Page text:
NASA’s Parker Solar Probe, falling into the inner solar system on its way to repeated close flybys of the Sun, is now closer to Earth’s star than any spacecraft ever built. On 29 October, Parker passed within 42.7 million kilometres (26.55 million miles) of the Sun, beating the previous record set by the Helios 2 spacecraft in 1976.
Parker also eclipsed the Helios 2 speed record of 246,980 kilometres per hour (153,454 miles per hour). If all goes well, the spacecraft will pass within 6.4 million kilometres (4 million miles) of the Sun during its final close approach in 2024.
“It’s been just 78 days since Parker Solar Probe launched, and we’ve now come closer to our star than any other spacecraft in history,” said Project Manager Andy Driesman of the Johns Hopkins Applied Physics Laboratory. “It’s a proud moment for the team, though we remain focused on our first solar encounter, which begins on Oct. 31.”
Launched 12 August from the Cape Canaveral Air Force Station, the Parker Solar Probe flew past Venus six weeks after takeoff, using the planet’s gravity to help slow down and fine-tune the trajectory, setting up the first of seven close-in aim points, a pass within about 24 million kilometres (15 million miles) from the Sun on 31 October.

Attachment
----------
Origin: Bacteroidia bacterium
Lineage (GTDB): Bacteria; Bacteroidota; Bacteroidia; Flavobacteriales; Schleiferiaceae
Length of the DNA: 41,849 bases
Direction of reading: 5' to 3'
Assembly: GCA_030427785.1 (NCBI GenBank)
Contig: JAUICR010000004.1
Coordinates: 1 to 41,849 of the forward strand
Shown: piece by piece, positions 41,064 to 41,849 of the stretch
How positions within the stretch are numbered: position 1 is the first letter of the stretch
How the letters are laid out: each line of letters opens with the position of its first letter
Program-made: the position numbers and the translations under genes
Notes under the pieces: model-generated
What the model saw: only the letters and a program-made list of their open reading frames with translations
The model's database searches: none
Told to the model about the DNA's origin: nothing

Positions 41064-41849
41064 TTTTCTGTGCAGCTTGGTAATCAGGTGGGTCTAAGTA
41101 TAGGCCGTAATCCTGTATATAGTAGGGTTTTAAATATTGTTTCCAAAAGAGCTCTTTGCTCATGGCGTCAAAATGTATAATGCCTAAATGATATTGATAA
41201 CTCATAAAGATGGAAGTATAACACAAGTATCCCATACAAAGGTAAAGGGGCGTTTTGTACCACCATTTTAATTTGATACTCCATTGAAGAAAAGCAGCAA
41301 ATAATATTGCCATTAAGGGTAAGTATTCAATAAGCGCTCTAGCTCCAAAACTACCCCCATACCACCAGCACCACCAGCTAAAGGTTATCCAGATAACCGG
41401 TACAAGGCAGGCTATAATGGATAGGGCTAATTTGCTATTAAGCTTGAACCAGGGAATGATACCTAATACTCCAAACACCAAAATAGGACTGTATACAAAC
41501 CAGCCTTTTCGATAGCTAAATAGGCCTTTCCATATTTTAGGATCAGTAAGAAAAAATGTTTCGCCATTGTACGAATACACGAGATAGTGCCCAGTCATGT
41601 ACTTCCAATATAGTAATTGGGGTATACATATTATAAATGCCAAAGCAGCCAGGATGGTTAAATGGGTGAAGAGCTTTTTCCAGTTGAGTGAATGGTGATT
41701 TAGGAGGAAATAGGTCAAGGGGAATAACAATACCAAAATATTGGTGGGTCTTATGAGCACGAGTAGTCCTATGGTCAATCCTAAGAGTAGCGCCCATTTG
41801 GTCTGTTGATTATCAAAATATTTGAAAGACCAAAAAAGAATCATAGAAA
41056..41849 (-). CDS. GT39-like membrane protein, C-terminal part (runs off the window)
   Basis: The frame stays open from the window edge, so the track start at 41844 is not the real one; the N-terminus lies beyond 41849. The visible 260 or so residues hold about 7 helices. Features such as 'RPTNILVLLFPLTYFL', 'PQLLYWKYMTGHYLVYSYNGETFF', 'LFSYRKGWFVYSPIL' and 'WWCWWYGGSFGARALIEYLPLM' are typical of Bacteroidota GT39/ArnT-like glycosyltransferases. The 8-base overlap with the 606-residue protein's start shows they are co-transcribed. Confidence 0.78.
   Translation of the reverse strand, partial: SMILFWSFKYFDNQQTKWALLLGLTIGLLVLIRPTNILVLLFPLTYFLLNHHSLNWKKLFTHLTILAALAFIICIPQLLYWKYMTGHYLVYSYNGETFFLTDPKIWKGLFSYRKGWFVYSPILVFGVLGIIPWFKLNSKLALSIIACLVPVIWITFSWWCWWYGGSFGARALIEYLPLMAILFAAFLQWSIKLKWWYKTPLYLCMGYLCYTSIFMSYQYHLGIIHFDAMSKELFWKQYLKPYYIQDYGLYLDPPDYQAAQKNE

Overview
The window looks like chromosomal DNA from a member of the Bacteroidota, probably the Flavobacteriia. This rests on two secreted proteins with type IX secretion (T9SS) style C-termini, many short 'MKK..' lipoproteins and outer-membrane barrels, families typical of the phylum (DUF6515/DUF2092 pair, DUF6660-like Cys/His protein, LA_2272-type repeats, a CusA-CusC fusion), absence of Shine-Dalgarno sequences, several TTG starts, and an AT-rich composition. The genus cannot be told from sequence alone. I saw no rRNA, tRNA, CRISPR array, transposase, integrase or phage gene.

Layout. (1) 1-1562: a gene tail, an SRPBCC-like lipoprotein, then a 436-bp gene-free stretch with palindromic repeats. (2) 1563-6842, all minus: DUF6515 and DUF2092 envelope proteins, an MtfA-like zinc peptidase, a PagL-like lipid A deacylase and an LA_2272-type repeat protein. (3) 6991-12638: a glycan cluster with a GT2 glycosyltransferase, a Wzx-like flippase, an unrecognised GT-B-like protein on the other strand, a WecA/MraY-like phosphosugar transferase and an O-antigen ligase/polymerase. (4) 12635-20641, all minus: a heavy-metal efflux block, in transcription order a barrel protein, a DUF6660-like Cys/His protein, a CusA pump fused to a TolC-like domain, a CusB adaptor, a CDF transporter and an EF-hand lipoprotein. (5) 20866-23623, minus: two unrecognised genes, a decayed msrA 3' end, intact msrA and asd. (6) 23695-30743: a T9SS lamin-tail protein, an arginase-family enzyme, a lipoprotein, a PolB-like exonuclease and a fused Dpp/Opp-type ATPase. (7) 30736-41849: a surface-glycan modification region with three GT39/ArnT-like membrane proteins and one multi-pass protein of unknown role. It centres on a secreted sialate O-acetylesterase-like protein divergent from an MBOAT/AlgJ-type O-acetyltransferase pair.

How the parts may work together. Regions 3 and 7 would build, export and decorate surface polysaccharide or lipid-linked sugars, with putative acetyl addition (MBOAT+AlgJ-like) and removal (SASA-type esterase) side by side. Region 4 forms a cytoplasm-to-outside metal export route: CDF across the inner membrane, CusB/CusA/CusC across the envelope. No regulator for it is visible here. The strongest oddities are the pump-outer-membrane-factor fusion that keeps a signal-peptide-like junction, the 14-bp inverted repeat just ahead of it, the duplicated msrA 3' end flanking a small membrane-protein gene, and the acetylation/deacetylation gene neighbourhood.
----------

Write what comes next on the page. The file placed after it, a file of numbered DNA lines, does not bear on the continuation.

During each close approach, Parker will fly through the outer regions of the Sun’s outer atmosphere, or corona, enduring heat shield temperatures of up to 1,370 degrees Celsius (2,500 degree Fahrenheit) while whipping past the star at nearly 700,000 kilometres per hour (430,000 mph).
The goal is to study the corona in unprecedented detail to answer a fundamental question about the Sun’s behaviour: what heats the corona to several million degrees hotter than the sun’s visible surface and what accelerates electrically charged particles in the solar wind to enormous velocities.